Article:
By Matthew Pizana · January 6, 2015
Stuck between a rock of a crime boss and a hard place of a pine box six feet down in the ground, John Lee’s only option to survive is to do what he does best, shoot himself out. The Replacement Killers, the first movie directed by Antoine Fuqua and the first English language film of actor Chow Yun-Fat, is a tour de force of violence. A mix of guns, shattered glass and dead bodies fill the screen from the first frame to the last. After John Lee refuses an order from a crime boss he is indebted to, he must escape the country before they catch or die trying.
Looking for revenge after a police officer kills his son, Terrance Wei (Kenneth Tsang) sends professional killer John Lee (Chow Yun-Fat) to kill the son of the detective that killed his. John has already killed two people for Wei in order to pay off a debt but the third request, the son of detective Zeedo (Michael Rooker), is too much for John and he refuses to kill the son. Knowing that his choice leaves him in the cross hairs of the crime boss, John Lee sends his family away and visits a document forger to get him a passport to get out of the country and into China. The forger, Meg (Mira Sorvino), is hesitant about letting John in, but she finally relents and begins to make his passport until they are interrupted in the middle by two men at the door with guns. A gun fight ensues ending with Meg being arrested and John sneaking away undetected. The police grill Meg, but she is not talking so they let her go. She goes back to her office to collect some of her things and is met there by John. He informs her that she needs his help to stay alive and he still needs a passport so they are stuck together no matter how she feels about it. John Lee finds out what the crime boss’ plan is and he and Meg go to a movie theater where Zeedo is watching a cartoon marathon with his son to try and prevent the assassination. John and Meg are successful in saving the detective which he repays by letting them escape arrest and giving John safe passage for his family.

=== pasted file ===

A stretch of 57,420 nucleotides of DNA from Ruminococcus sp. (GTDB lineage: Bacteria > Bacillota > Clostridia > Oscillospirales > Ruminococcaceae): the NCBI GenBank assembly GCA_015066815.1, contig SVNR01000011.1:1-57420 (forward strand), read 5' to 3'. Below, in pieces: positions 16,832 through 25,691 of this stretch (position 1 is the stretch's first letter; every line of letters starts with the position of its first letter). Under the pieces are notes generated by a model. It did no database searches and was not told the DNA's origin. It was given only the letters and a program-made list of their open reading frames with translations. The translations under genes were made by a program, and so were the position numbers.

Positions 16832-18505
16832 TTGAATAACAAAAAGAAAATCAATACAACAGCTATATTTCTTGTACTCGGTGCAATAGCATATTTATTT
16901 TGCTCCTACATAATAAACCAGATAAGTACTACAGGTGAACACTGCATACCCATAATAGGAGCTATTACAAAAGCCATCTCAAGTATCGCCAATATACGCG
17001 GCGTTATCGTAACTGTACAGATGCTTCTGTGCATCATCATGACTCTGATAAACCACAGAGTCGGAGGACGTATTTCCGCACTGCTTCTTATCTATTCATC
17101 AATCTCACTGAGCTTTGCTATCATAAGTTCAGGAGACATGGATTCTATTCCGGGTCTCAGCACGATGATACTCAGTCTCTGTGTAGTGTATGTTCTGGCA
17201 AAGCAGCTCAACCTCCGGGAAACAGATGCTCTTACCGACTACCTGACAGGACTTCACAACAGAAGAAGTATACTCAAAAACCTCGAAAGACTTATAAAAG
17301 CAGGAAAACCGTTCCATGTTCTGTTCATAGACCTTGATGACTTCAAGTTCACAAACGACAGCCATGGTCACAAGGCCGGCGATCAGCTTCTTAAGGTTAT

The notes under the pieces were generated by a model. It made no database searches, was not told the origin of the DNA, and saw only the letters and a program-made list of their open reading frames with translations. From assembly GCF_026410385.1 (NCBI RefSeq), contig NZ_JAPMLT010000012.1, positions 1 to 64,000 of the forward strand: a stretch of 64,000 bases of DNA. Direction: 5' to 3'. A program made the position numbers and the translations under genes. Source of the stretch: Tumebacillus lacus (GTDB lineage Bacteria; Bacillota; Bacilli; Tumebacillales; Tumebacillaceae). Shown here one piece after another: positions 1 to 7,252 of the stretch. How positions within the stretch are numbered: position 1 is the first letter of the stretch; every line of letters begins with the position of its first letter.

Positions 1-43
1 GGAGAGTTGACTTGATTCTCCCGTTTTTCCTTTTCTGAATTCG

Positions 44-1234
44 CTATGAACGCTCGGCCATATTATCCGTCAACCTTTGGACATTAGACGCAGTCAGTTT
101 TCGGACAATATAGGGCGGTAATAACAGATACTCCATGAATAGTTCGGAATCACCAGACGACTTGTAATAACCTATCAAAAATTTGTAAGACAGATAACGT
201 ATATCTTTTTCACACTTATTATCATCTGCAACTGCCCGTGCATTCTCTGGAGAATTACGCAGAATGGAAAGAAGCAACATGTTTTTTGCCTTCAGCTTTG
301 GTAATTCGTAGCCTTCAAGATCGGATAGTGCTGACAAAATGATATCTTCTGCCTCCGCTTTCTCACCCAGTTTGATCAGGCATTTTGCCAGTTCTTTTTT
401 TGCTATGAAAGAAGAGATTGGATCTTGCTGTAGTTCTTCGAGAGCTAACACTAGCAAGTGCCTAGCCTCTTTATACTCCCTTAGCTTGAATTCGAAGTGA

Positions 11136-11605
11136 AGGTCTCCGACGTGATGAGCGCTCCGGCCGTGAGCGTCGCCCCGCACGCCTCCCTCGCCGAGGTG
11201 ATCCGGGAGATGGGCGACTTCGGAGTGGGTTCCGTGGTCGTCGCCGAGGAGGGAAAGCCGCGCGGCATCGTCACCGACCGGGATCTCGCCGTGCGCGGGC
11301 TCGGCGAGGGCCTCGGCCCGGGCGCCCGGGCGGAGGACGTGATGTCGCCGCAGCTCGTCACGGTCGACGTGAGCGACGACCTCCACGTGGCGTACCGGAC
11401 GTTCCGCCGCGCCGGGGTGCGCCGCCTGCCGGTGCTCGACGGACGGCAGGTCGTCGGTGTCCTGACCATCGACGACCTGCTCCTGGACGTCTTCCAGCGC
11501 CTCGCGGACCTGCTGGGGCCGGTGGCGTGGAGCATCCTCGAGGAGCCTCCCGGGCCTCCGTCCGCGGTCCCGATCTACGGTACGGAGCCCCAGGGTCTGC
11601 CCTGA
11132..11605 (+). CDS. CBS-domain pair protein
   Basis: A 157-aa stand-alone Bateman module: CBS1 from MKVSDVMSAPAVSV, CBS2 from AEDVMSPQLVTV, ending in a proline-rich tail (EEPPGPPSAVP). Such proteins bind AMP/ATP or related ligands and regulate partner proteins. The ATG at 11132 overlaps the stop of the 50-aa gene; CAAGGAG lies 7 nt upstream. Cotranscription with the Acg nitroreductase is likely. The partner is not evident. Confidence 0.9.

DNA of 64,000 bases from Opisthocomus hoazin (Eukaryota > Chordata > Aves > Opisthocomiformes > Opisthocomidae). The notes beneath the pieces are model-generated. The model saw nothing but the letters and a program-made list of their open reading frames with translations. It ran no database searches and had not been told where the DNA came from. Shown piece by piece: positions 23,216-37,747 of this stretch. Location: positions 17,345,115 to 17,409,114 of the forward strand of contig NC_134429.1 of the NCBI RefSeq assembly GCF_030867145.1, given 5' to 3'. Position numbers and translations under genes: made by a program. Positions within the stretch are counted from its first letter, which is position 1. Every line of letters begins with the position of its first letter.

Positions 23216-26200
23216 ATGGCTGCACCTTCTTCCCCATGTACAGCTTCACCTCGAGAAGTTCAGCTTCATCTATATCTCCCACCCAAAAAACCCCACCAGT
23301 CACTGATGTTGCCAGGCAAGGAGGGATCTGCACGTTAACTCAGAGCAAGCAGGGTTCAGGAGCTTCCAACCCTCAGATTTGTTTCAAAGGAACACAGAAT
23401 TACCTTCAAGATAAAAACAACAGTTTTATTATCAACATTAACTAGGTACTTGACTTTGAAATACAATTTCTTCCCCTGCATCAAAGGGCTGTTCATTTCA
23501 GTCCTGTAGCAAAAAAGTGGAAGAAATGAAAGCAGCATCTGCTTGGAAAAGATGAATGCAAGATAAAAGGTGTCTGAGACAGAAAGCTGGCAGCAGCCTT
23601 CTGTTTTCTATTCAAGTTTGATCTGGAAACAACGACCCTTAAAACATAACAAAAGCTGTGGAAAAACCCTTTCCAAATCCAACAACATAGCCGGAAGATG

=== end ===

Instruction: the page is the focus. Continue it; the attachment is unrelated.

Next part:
The action in The Replacement Killers is constantly coming. There are few moments that the tension isn’t building because of a gun in someone’s hands. The film uses the pistol like swords were used in the time of Kurosawa. From the moment John Lee and Meg meet when he comes to visit for a passport, the bullet count rises exponentially. The duo shoots their way out of all kinds of random locations including Meg’s apartment, a car wash, and a video arcade. The first time director wanted to go big and ended up being quite successful racking up the highest count of bullets fired in cinema history.
Both on screen and off, John and Meg or Chow and Mira have great repoire together. The duo clicks from their first moments together on screen. They shoot their way, side by side, out of Meg’s apartment. John then waits for Meg at her place until the cops finally let her go. John Lee is willing to force his protection on Meg to ensure she is protected. Off screen, the pair relied on each other especially when it came to communication. Given her ability to speak Mandarin, Mira was able to help translate for Chow Yun-Fat as he was still new to speaking English.
Production was never smooth sailing on The Replacement Killers. The studio threatened on numerous occasions to pull the first time director from the project until actor Chow Yun-Fat stepped in on Fuqua’s behalf. The experience seems essential in retrospect in order for the director to hone the skills necessary to direct a studio film. He has since shown his abilities with box office successes like Shooter with Mark Wahlberg and Training Day with Denzel Washington.